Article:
Tehran’s Daily Newspaper Review
As Islamist students ravaged the British Embassy in Tehran, newspapers were preparing for their hottest diplomatic news of the year. Iran’s newspapers were decorated by pictures of angry demonstrators climbing up the walls of the embassy in central Tehran. The strongest headline predictably belonged Vatan-e Emrooz, while Tehran-e Emrooz also spoke of the “Students’ Rage”. The government’s official newspaper, Iran, did not appear as happy about the event, or so the placement of the news on the front page suggested.
Iran preferred to speak of the country’s “export leap” under sanctions, with a 40% increase in exports and six percent fall in imports. Iran also did not miss the opportunity to attack the office of potential presidential candidate Mohammad-Baqer Qalibaf, as it reported of Tehran Municipality officers beating the homeless on Tuesday, using cables and truncheons. The news was confirmed by the legal advisor to the municipality, Mohammad Taghavi. Ramin Mehmanparast’s condemnation was juxtaposed immediately below the headline on the UK Embassy’s seizure by students.
The facts and figures on the giant leap in exports found a different configuration in Jomhouri-ye Eslami’s front page, as the newspaper spoke of 27.4 billion dollars worth of exports vis-à-vis 39.7 billion dollars of imports, emphasizing the deficit rather than the export growth. Students’ takeover of the embassy was published in large font on the front page of Jomhouri-ye Eslami. In the meantime, the newspaper also spoke of “a new round of hostility” against Iran following the US-EU joint communiqué promising further pressures against Tehran.
Kayhan’s top headline was the victory of Islamists in Egypt’s parliamentary election. Kayhan also reported of a secret meeting between Qatar, France, the US, and Turkey in which, according to the newspaper, Qatar has promised to fund the military assault on Syria. Kayhan adopted a supportive tone for the seizure of the British Embassy, attributing it to the “fury of the Iranian nation with the colonialist policies of the British government.” The Iranian parliament will submit a file on US’ violation of human rights to the United Nations, the newspaper reported.
“Angry Students Enter Britain’s Den of Espionage on the Anniversary of the Inconsolable Martyrdom of [Iranian Nuclear Scientist] Martyr Shahriari” Resalat published on its front page. The repercussion of the Islamist students’ revolutionary move in the foreign media was also reviewed by the newspaper.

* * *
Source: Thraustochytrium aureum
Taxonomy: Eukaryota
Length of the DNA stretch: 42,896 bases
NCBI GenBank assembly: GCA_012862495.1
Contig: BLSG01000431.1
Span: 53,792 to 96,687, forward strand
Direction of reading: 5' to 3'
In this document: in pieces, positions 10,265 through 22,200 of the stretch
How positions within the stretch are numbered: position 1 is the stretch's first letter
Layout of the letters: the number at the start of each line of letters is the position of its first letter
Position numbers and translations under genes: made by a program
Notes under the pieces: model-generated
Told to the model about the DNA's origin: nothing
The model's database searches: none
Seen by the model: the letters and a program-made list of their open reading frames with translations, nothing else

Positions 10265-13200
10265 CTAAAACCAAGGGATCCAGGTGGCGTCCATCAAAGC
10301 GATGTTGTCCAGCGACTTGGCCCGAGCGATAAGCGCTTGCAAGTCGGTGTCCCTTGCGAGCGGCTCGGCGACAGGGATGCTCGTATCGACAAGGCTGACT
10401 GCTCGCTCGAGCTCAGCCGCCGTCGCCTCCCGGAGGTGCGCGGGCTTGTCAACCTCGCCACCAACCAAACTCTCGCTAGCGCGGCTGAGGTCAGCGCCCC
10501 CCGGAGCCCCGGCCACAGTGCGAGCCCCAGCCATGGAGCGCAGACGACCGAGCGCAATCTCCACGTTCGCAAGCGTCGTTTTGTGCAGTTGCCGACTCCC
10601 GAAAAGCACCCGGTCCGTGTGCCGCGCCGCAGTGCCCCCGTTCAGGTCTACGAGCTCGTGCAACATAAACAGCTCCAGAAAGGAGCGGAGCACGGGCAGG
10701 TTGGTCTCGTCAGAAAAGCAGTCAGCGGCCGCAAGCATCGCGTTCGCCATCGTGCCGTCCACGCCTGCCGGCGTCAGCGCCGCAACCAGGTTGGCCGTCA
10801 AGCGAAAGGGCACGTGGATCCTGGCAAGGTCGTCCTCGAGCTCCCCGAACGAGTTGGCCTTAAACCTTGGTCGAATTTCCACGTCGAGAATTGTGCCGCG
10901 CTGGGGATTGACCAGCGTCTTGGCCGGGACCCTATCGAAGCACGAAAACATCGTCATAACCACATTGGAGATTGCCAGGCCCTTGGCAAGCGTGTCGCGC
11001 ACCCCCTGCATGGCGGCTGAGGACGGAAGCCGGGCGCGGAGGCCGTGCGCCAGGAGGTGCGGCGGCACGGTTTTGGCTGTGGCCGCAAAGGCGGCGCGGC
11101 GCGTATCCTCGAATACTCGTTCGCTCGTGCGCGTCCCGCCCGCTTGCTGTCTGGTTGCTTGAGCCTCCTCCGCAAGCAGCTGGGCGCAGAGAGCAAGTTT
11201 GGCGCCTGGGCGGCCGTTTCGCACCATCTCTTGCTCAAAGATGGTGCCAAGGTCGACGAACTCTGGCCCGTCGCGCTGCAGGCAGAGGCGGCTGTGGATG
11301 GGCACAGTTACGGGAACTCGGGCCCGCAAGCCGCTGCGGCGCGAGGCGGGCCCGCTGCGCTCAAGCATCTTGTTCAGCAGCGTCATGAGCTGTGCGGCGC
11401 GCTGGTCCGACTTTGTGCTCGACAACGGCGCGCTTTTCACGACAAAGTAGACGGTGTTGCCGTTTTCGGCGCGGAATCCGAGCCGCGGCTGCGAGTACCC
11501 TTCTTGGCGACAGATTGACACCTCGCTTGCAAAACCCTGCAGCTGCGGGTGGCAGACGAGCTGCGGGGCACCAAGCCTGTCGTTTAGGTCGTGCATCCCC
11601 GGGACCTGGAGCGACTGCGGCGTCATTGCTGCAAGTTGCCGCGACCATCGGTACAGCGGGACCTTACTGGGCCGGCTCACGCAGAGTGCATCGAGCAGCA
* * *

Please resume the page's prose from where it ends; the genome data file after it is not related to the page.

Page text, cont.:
Shargh’s headline for the embassy takeover was the most moderate –and it could have been actually critical had the event taken place during the Reform Era-- i.e. “Protestors act against the British Embassy.” The news’ photo was quite symbolic: a young, bearded student holding upside-down a picture of Queen Elizabeth –taken from inside the embassy, beside him a black “Ya Hossein” flag, as Iranians are mourning the death of the third Shi’a Imam, Hussein (AS), an iconic anti-tyranny figure for the Shi’a world.
Tehran-e Emrooz chose the headline “the day of student rage” for the incident. The Iranian parliament took another step to pressurize Ahmadinejad’s government, scheduling a hearing session for an investigative report on the record of a highly controversial governmental department, i.e. The Supreme Council of Expatriate Iranians’ Affairs, once presided by Ahmadinejad’s controversial confidante Esfandiar Rahim Mashaei, which, according to anti-Mashaei figures, “serves as the operation arm of the Astray Current”, merely spending lavish budgets.
“The Den of the Fox Seized”, Vatan-e Emrooz proudly stated, covering the upper fold of the front page with a large picture of students entering the embassy of Britain –known as “The Old Fox” in Iran’s revolutionary terminology- defying the resistance of police forces. Scuffles between Lebanese and Israeli troops on their border, end of the first stage of parliamentary elections in Egypt and “the US’ elite’s despair with containing the wave of awakening” in their country also appeared on Vatan-e Emrooz’ front page.
The editorial section of Iranian newspapers is not the work of the editor-in-chief or the senior editorial staff of the newspaper by default, but can be a contribution by experts and politicians (typically agreeing with the newspaper’s political stance.) The newspapers may also occasionally publish without an editorial.
Vatan-e Emrooz daily does not publish on Thursdays.
Trouble with understanding some terms? Check our Glossary of Iranian Political Terms.
Iran is the official organ of the administration. Its current editor-in-chief is Ali-Akbar Javanfekr, former media advisor to President Mahmoud Ahmadinejad.
Jomhouri-ye Eslami (The Islamic Republic) was known as the official organ of the Party of the Islamic Republic, founded in 1979 and disbanded in 1987. Currently, it is an open critique of Mahmoud Ahmadinejad's policies and is known to be a mouthpiece of Akbar Hashemi Rafsanjani.
Kayhan (Universe) is a hard-line conservative newspaper. Its editor-in-chief –currently Hossein Shari’atmadari- is directly appointed by Iran's Supreme Leader. Shari’atmadari’s editorials often spark off controversy and debate inside Iranian political circles.
Resalat (Mission) belongs to the moderate wing of the Principlist camp. Resalat’s best known analyst is Amir Mohebbian, its political editor.
Shargh (East) is a moderate Reformist newspaper. It was the most popular and influential Reformist newspaper in its first period of publication which lasted from August 2003 until September 2006.
Tehran-e Emrooz (Tehran Today) is a “Principlist/Reformist” newspaper, connected to Mohammad Baqer Qalibaf, Tehran Mayor and a likely candidate of the 2013 presidential election.
Vatan-e Emrooz (Motherland Today) is a supporter of the president’s policies.
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